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SwiftStack CEO: We make it easy to consume OpenStack object storage

SwiftStack CEO Joe Arnold takes stock of the competitive landscape for his company’s OpenStack-based object storage software and future product direction.

The main competitors that SwiftStack’s OpenStack object storage sees in enterprise deals are EMC’s Isilon scale-out NAS and Red Hat’s Ceph object and block storage software, according to CEO Joe Arnold.

In Part 2 of his interview with, SwiftStack’s Arnold discussed the company’s main rivals and provided a glimpse into the future direction of his company’s OpenStack Swift-based object storage. He also discusses how EMC’s recent acquisition of OpenStack cloud infrastructure startup Cloudscaling could have an impact on OpenStack adoption.

SwiftStack, a San Francisco-based software startup, sells a commercially supported version of open source OpenStack object storage, commonly called Swift. SwiftStack adds a proprietary management system and a file system gateway to extend the product’s functionality beyond what the Swift open source code offers.

You can find the first part of the interview here.

Do you view your competition to include companies such as EMC’s Cloudscaling, with its OpenStack-based infrastructure as a service, and Rackspace, with its OpenStack-based private and public cloud products?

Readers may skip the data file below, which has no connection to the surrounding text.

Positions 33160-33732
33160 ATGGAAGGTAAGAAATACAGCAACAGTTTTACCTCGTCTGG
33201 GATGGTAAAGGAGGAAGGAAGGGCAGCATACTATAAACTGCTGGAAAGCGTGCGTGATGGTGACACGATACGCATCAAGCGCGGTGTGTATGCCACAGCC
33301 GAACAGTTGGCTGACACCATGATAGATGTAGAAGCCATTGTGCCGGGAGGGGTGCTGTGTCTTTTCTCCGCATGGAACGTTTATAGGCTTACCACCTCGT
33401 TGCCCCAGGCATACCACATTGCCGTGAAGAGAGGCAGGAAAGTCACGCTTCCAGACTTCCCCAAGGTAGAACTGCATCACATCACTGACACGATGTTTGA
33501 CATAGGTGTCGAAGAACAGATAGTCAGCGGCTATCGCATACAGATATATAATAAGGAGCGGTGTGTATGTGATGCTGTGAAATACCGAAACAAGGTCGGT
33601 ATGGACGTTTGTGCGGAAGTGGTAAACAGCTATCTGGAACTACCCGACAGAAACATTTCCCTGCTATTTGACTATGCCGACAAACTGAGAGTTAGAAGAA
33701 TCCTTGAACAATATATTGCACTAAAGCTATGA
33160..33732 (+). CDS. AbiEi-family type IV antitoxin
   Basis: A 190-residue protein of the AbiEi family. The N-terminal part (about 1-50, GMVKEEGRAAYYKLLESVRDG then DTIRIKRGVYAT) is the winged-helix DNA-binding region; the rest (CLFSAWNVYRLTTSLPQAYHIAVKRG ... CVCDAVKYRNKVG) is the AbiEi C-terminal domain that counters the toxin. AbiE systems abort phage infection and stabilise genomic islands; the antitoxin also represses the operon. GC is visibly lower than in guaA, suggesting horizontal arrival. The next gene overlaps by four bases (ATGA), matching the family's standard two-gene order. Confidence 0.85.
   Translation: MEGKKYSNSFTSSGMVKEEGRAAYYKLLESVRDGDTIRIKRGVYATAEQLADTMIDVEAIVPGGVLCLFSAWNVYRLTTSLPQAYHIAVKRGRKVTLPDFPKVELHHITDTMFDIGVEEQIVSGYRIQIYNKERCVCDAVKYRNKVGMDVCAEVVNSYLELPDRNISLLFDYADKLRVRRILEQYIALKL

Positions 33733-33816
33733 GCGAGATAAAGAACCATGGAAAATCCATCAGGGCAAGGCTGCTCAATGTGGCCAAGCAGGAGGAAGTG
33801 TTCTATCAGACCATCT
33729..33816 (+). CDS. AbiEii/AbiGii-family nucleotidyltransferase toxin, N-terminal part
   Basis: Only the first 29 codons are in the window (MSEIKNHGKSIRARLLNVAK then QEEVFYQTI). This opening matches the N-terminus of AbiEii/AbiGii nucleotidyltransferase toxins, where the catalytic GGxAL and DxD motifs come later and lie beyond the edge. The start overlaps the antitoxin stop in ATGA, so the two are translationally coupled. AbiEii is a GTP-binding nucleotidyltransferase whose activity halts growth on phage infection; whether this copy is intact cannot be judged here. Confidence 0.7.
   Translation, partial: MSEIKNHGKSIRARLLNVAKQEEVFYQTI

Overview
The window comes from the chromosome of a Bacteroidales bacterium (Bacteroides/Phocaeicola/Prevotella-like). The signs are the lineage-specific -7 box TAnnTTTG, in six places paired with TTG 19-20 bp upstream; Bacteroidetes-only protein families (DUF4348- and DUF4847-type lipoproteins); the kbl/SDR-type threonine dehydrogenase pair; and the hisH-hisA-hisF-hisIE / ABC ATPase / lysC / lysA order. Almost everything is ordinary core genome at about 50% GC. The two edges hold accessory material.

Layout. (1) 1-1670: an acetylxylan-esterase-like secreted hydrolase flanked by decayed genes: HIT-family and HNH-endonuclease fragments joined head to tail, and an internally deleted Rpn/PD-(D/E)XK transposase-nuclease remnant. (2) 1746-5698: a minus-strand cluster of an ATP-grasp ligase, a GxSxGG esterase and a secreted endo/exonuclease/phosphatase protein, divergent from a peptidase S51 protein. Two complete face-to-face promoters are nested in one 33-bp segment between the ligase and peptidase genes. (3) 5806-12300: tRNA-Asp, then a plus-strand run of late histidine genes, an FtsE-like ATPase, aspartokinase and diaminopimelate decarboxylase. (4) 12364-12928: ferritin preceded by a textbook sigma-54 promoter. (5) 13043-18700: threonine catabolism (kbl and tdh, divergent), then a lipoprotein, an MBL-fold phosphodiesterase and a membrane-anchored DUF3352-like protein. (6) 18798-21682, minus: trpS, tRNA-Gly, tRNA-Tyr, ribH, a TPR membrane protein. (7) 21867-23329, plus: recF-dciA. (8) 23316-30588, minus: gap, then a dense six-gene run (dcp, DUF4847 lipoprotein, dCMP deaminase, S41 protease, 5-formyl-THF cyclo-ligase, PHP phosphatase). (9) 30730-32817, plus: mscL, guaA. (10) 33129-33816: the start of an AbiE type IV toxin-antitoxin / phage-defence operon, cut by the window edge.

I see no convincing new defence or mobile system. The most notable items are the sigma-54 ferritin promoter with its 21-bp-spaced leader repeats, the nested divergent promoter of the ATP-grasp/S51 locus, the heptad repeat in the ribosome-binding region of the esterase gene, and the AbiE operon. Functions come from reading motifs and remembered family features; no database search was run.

Joe Arnold: We universally regard them as complementary, not competition. This is because we look to them to provide an OpenStack environment, and we frequently get pulled into partnership discussions so that we can provide a great object storage solution based around OpenStack Swift that can sit alongside what they are doing for the rest of OpenStack.

Cloudscaling and Rackspace don’t offer the same type of product that SwiftStack has built around Swift. We built a product that includes OpenStack Swift versus just supporting the OpenStack components of Swift. So, not only are we the leading contributor to Swift, we’ve also built a product that makes it easy to consume OpenStack Swift. And most of our collaborators in OpenStack Swift provide storage as a service as their primary motivator around OpenStack Swift, rather than provide a competitive private storage cloud product offering.

If you look at the [OpenStack] contributors like Rackspace, they have Rackspace Cloud Files. If you look at HP, their contributions are around their cloud storage product with Helion. HP is interesting because internally for their private cloud, they use SwiftStack. But then from a community standpoint they are contributors to Swift, and the team that does this is the team that works on their public storage cloud product. And IBM, with SoftLayer, has also done some work with Swift, and they also have a public storage cloud.

Who do you view as SwiftStack’s main competition?

Arnold: It’s still the traditional stuff. We’re still going head to head with [EMC] Isilon deployments on a regular basis. And when we get out into people who are building large-scale private clouds, we’re coming up against [Red Hat] Ceph. Those are the two that we see the most.

Why didn’t you mention object storage vendors such as Amplidata and Cleversafe?

Arnold: We just don’t see them as much and get pulled in with 'head to head' in accounts.

What are the main differentiators between SwiftStack, Isilon and Ceph?